Michele Weldon has pretty nearly done it all—written five books, taught journalism classes for nearly 20 years at Northwestern University’s Medill School (where she helped configure the curriculum), led Writing to Save Your Life workshops and directed programming for the Illinois Humanities Council.

Her latest book, out Sept. 1, is the memoir “Escape Points,” about raising her three sons alone while also battling cancer and the shadow of her ex-husband.

She now uses her many talents writing about two op-eds a month, speaking, leading writing workshops and consulting. She talked to AWJ right before she headed to a roller derby class and embarked on a book tour. (Interview has been condensed.)

You’re always juggling a million things. What is life like these days?

I am a senior leader with the OpEd Project, and I have been doing that for five years and recently expanded my role there, doing more work for them. I direct Northwestern Public Voices with the OpEd Project, which is going into its fourth year. I mentor [fellows] for a year and guide them to publish op-eds, give talks, give TED talks, really help them spread their expertise and thought leadership through as many platforms as possible. So that’s really fun.

And your book tour must be starting soon. What does that entail?

I forgot how much time and energy a book launch takes. My last book was in 2008. But it’s fun. I’m booked from now to December. I have a couple of dozen events and signings around Chicago but also in Milwaukee and L.A. and New York and Iowa City.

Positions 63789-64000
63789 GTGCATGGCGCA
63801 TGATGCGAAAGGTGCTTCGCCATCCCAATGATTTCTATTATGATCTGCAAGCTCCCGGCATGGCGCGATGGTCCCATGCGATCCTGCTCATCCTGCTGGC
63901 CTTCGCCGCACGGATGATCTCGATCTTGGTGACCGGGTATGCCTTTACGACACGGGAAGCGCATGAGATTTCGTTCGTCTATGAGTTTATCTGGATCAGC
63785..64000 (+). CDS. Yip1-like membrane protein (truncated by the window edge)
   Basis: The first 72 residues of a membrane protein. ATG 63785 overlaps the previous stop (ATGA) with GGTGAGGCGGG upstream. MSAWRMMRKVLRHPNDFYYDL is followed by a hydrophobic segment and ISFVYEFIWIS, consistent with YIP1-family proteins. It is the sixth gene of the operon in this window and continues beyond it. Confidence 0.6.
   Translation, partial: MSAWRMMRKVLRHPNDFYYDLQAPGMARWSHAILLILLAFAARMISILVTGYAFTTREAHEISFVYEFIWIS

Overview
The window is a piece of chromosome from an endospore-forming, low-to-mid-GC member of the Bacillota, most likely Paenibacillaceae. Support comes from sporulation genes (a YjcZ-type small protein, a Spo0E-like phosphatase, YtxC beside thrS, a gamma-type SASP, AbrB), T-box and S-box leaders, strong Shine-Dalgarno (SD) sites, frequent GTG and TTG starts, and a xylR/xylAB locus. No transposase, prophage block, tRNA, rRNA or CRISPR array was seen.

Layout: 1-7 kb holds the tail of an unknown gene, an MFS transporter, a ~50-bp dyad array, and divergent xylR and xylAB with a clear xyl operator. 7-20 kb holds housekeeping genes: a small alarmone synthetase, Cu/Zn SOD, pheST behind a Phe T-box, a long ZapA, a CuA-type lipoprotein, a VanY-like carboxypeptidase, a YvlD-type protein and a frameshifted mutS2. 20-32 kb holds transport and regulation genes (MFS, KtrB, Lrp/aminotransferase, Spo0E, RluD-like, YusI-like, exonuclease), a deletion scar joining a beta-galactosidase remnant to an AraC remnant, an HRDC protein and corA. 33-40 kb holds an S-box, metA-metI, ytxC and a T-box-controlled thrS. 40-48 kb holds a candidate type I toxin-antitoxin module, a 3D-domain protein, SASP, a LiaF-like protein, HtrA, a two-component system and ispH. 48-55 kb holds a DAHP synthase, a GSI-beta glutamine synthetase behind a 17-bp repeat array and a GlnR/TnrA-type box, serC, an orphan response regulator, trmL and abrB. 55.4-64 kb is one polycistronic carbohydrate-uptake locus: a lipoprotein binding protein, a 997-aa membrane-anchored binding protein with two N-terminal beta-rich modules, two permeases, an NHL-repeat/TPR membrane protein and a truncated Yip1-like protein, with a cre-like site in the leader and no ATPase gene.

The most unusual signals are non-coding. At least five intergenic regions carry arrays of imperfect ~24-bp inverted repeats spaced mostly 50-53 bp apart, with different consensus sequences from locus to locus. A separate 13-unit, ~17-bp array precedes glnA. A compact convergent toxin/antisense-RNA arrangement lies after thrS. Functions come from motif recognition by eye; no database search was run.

This is your fifth book. How did the idea for this come about?

 I’ve been a journalist for three decades, but a big aspect of my work is personal essays and opinion pieces, which is really what I’ve concentrated on the last 15 or 20 years.

I started working on this book in 2005 because my oldest son was a youth wrestler in high school, and it was a strange world. I felt like Jane Goodall, watching primates. Every weekend I would be in the gym for 10 hours and there could be 3,000 people there. All day long, and it’s super intense. So I started writing about wrestling and thinking it’d be a wrestling-mom book. And then I got cancer in 2006, and I thought, ‘Well this is an interesting piece of that.’ So I started writing about that, and then it got to be more and more dramatic with their father, who I’ve been divorced from since 1996. But he disappeared completely from their lives, so it became this theme of escape and presence. [The title, “Escape Points,” refers to when] you earn points in wrestling for getting out of a hold. So that seemed like there were points of escape, for their father, and also I escaped a worse diagnosis, and of course it’s a literal metaphor for what they did in wrestling. It all started coming together.

Do you find it natural to write during difficult times, or did you have to push yourself toward these topics?